Between years 2000 and 2012 I had several workshops on life drawing with Peruvian sculptor and aikido master Carmen Herrera. One of her greatest teaching, inspired by Taoism[1] and Japanese aikido ideas, is that illusion only happens when we see the surface; we can train our eyes in order to see the inner structure, the source of movement, where they come from and where they are going to. Carmen Herrera, in my opinion, has a very particular understanding of the human body and art in the 21st century. She has dedicated her life to study the human body’s anatomy and the inner structure of movement. Perceiving our immateriality through our materiality, the understanding of the spiritual by learning how to see the physical. It is through the physical she trespasses to see the world beyond. At a further point of her teachings, there is no difference between matter and essence anymore. She has created a fusion between the Western interest for science with the human anatomy representation, and Eastern Taoist aesthetics and calligraphy.

I visited her studio, in Lima, over a period of 10 years, following the long processes of the same extraordinary wooden sculptures. I am interested in her ideas and research on life drawing of the human body and wood carving sculpture.[2]She introduced me to Taoist aesthetics, which explain the aesthetic experience as being a direct source of deep knowledge. I belief this has created a more liberated view in my perception of what surrounds me. Because of this, I think the creative art processes can emancipate our way of thinking. The Taoist painters and poets talked about nature revealing itself and opening constantly to show its inner essence. It is about learning to perceive. Reading the Tao Te King[3] by Lao Tse, teaches me that the material experience is a pure source of knowledge.


[1] ("Daoism (or Taoism) is the only truly native Chinese set up beliefs. Its ideas and practices grew out of early debates about the Dao or ‘way’. For the philosopher Laozi (born c. 604 BC) the Dao was the ‘way’ of all things, the innate pattern of nature and the universe. Different strands of Daoism developed over the centuries; some practiced philosophical Daoism, retiring from the world to live as hermits, while others sought immortality through magic, diet and alchemy..."), British Library, The Sir John Ritblat Gallery: Treasures of the British Library. Text extracted from the display of the Illuminated Manuscripts: China & Japan, sacred texts, Daoism.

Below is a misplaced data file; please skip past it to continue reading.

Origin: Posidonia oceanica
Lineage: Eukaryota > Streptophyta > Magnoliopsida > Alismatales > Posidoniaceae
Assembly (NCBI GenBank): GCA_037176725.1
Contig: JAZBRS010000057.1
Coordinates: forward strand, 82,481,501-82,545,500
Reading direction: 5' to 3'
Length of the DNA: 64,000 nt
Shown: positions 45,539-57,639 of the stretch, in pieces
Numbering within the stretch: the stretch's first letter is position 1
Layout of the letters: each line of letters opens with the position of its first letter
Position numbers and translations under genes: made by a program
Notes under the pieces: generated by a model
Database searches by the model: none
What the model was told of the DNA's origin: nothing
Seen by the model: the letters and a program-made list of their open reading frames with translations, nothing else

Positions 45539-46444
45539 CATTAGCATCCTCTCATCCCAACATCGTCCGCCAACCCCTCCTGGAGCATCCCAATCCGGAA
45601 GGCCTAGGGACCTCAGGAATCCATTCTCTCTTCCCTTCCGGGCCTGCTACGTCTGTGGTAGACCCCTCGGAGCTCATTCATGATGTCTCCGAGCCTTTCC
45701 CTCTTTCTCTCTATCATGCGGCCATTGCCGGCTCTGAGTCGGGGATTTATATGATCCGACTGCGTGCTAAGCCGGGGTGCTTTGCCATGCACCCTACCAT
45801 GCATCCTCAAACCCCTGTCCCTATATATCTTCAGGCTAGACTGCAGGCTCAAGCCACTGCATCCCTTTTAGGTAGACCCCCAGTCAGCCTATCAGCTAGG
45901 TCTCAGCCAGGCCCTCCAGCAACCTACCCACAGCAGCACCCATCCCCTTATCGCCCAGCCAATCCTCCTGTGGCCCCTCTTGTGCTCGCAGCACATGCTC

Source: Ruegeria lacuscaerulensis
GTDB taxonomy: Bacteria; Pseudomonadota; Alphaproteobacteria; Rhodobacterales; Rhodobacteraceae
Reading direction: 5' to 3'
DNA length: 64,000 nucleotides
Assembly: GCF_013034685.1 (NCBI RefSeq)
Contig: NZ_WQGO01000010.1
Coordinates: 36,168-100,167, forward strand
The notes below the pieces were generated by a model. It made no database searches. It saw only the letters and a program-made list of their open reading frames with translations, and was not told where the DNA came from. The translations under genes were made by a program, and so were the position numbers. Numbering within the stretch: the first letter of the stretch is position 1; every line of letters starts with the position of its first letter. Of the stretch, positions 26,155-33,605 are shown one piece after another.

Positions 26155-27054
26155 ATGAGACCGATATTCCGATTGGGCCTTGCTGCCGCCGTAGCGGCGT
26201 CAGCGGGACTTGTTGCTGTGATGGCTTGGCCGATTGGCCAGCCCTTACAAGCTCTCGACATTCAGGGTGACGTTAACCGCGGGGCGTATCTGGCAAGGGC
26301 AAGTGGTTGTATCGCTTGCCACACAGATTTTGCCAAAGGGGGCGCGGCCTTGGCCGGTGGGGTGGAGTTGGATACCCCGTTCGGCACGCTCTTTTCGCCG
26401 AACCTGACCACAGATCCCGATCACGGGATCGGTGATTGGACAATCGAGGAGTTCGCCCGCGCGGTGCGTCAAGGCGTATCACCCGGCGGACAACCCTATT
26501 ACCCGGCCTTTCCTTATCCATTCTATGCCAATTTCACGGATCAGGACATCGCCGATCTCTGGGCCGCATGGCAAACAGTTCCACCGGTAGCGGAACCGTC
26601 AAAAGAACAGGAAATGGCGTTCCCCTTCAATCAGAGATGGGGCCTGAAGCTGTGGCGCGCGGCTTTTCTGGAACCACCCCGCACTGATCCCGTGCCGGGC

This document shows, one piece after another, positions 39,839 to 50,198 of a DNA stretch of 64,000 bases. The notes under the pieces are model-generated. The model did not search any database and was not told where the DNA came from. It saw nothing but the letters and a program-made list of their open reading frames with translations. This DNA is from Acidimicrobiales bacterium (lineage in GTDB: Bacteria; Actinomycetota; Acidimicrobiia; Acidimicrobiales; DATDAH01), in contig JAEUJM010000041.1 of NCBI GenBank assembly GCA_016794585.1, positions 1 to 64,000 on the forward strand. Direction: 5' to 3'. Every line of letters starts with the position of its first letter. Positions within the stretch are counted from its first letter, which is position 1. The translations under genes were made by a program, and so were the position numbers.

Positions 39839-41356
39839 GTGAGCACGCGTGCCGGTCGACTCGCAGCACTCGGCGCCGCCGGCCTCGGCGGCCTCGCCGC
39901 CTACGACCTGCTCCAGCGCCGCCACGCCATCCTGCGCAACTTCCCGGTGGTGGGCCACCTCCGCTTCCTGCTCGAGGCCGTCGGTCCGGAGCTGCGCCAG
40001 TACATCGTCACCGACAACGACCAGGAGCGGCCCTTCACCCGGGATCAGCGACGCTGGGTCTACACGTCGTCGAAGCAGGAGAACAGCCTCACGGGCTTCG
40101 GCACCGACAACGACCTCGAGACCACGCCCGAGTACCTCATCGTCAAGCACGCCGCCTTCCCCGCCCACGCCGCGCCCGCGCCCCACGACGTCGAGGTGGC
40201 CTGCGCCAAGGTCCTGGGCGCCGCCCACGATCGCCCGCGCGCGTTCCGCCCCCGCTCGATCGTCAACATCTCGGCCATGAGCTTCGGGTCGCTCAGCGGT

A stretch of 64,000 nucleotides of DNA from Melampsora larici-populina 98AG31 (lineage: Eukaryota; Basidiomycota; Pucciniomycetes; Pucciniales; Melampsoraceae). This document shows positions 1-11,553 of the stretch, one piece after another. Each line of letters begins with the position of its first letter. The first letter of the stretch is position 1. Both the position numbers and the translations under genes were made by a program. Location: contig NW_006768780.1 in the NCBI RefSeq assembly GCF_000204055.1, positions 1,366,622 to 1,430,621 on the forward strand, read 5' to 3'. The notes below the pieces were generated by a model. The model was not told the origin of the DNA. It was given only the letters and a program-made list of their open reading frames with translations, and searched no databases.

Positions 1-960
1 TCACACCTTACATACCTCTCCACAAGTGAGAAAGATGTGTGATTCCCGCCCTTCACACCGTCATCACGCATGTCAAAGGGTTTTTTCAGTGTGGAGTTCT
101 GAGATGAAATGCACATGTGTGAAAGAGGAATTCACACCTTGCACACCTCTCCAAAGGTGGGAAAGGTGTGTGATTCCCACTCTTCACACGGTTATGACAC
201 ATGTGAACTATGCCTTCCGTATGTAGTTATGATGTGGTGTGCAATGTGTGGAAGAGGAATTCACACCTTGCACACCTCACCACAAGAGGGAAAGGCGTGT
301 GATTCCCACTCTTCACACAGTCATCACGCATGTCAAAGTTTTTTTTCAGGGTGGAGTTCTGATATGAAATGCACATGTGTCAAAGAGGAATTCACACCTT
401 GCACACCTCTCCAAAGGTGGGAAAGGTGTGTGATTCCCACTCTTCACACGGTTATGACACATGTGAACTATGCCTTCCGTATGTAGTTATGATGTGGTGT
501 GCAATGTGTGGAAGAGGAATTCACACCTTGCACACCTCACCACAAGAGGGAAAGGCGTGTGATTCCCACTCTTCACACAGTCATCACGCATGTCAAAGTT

[2] Despite her remarkable work, she has little presence in the Peruvian art scene; there are no publications of her work yet. I have to make clear that I strongly acknowledge her influence in how I understand my own work, and for the reasons mentioned above, I am not able to make an academic reference to her direct teachings and influence.

[3] Verse 1 from the Tao Te King written by Lao Tse: "The Tao that can be known is not the Eternal Tao. The name that can be named is not the Eternal Name. The Nameless was the beginning of Heaven and Earth. It was named and became the Mother of the ten thousand things. With no desire in the heart the spirit of the Eternal Tao may be seen. With desire only the Tao that can be named is known. They bear the same yet in their origin they are different. They are one. This is the great mystery. Within this mystery is the gateway of all spiritual knowledge." Manners, D and Ault, M (1948: I) The book of Tao and Teh. Being the Tao Teh King of Lao Tse done into English. Kent: The Order of the Great Companions.








    untitled; charcoal on paper, 81 x 116cm | Lima 2011



untitled; charcoal on paper, 81 x 116cm | Lima 2012



untitled; charcoal on paper | Lima 2012



 untitled; charcoal on paper, 116 x 81cm | Lima 2012










Jaime Miranda,

Jaime Miranda Bambaren,